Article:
In October 2017, Bishop moved to suppress the evidence found during the execution of the second search warrant on the ground that the first search warrant was invalid. At a contested omnibus hearing, Bishop testified and called his mother as a witness. The state presented the testimony of Officer Burns. In a post-hearing memorandum, Bishop argued that the first search warrant was not supported by probable cause on the grounds that the information obtained by Officer Burns during his May 19, 2016 visit to Bishop's home was stale and that Officer Burns obtained the information in an unlawful warrantless search. In February 2017, the district court filed an order denying Bishop's motion to

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suppress. Bishop retained substitute counsel, who brought a motion for reconsideration, which was denied.

Bishop waived his right to a jury trial and stipulated to the prosecution's evidence, and the parties agreed that the district court's ruling on the pre-trial suppression motion would be dispositive of the case. See Minn. R. Crim. P. 26.01, subd. 4. The district court found Bishop guilty on all counts. The district court stayed imposition of sentence. See Minn. Stat. § 609.135 (2014). Bishop appeals.


Bishop argues that the district court erred by denying his motion to suppress evidence, for two reasons.

A. Officer Burns's Observations at Bishop's Home

Bishop first argues that the district court erred by ruling that Officer Burns did not conduct an unlawful warrantless search of his home on May 19, 2016, when he looked through the front window and saw a mounted pine marten. The officer's observation of a mounted pine marten was mentioned in the application for the first search warrant, the execution of which led to the second search warrant, which led to the incriminating evidence underlying Bishop's convictions.

The Fourth Amendment to the United States Constitution guarantees the "right of the people to be secure in their persons, houses, papers, and effects, against unreasonable searches and seizures." U.S. Const. amend. IV. As a general rule, a warrant is required before a law-enforcement officer may search a person's home. State v. Lohnes, 344 N.W.2d 605, 610 (Minn. 1984); State v. Morin, 736 N.W.2d 691, 695 (Minn. App. 2007),

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review denied (Minn. Sept. 18, 2007). Accordingly, a warrantless search of a person's home is "presumptively unreasonable." Payton v. New York, 445 U.S. 573, 586, 100 S. Ct. 1371, 1380 (1980). "A person's home is clearly a constitutionally protected area," and a search of a home occurs if "the government physically intrudes onto a constitutionally protected area." State v. Edstrom, 916 N.W.2d 512, 517 (Minn. 2018) (citing United States v. Jones, 565 U.S. 400, 406-07 n.3, 132 S. Ct. 945, 950 n.3 (2012)); see also State v. Chute, 908 N.W.2d 578, 583 (Minn. 2018). Thus, a search of a home occurs if an officer crosses the threshold of the doorway to a home and enters the home. Payton, 445 U.S. at 590, 100 S. Ct. at 1382.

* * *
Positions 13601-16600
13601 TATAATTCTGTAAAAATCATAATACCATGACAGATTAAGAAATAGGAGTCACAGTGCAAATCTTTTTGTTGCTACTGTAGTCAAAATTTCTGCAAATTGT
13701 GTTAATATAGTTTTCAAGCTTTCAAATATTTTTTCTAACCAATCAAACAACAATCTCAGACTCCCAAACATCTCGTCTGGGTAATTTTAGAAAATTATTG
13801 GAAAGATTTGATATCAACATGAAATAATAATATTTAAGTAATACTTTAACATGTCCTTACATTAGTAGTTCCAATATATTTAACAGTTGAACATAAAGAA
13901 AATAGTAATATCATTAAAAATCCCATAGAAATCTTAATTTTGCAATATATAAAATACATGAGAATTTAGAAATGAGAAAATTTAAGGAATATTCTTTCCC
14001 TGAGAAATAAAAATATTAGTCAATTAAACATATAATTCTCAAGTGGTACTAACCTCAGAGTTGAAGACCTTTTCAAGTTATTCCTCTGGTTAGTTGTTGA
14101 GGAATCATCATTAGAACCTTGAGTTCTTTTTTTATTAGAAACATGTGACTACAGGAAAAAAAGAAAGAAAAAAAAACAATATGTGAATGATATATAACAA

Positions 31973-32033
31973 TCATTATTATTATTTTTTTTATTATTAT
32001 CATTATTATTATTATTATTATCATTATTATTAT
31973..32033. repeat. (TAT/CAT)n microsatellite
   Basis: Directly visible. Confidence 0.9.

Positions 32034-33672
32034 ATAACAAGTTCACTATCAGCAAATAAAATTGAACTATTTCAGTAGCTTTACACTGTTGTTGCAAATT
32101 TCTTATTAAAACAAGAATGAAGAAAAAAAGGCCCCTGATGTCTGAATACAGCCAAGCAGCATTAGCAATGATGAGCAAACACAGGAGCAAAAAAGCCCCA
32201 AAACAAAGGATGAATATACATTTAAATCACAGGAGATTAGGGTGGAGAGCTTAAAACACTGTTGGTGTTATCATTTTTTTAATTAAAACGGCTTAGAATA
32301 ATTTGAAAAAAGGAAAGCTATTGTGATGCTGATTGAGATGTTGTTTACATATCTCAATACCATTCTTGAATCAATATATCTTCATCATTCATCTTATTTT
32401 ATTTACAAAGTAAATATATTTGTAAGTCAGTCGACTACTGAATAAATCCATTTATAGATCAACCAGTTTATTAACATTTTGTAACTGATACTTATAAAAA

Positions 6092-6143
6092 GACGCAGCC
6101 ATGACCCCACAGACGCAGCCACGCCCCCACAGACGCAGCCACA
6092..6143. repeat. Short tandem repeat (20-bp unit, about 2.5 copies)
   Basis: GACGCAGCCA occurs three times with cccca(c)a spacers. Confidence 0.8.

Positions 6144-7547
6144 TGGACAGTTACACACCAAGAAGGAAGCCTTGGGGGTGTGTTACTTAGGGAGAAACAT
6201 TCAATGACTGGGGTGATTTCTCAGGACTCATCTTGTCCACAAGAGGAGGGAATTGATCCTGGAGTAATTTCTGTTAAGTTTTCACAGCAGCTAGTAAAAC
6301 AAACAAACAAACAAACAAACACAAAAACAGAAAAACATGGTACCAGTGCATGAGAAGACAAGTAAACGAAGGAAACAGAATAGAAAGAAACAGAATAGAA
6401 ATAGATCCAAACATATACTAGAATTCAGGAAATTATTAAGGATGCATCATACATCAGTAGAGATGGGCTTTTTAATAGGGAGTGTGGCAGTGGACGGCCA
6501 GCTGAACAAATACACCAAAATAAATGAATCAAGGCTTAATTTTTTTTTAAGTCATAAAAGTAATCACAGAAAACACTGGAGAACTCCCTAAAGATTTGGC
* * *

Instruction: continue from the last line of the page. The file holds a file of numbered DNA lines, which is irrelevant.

A search of a home may occur even if an officer does not cross the threshold of the doorway and enter the home. "[A]n area outside the home may be considered 'part of the home itself' if it constitutes curtilage." Edstrom, 916 N.W.2d at 517 (citing Oliver v. United States, 466 U.S. 170, 180, 104 S. Ct. 1735, 1742 (1984)). An officer conducts a search if the officer enters onto the curtilage of a home and conducts an investigation "'through an unlicensed physical intrusion.'" Chute, 908 N.W.2d at 585 (quoting Florida v. Jardines, 569 U.S. 1, 7, 133 S. Ct. 1409, 1415 (2013)). Whether the officer's physical intrusion is unlicensed depends on whether the property owner "had given the officer express or implied license to enter onto the curtilage." Id. A license to enter the curtilage of a home often is implied because "a person is typically invited to 'approach the home by the front path, knock promptly, wait briefly to be received and then (absent invitation to linger longer) leave.'" Id. at 586 (quoting Jardines, 569 U.S. at 8, 133 S. Ct. at 1415).

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In Jardines, a detective walked onto the unenclosed front porch of a home with a drug-sniffing dog, who signaled that drugs were present inside the home. 569 U.S. at 4, 133 S. Ct. at 1413. Law-enforcement officers used that information to obtain a search warrant, the execution of which revealed marijuana inside the home. Id. The question on appeal was whether the detective conducted an unlawful warrantless search by using a drug-sniffing dog on the person's front porch. See id. at 5-6, 133 S. Ct. at 1414. The Supreme Court's analysis in Jardines, which Bishop cites and quotes extensively in his brief, is especially pertinent to this case, so we quote it extensively as well:

Since the officers' investigation took place in a constitutionally protected area, we turn to the question of whether it was accomplished through an unlicensed physical intrusion. While law enforcement officers need not "shield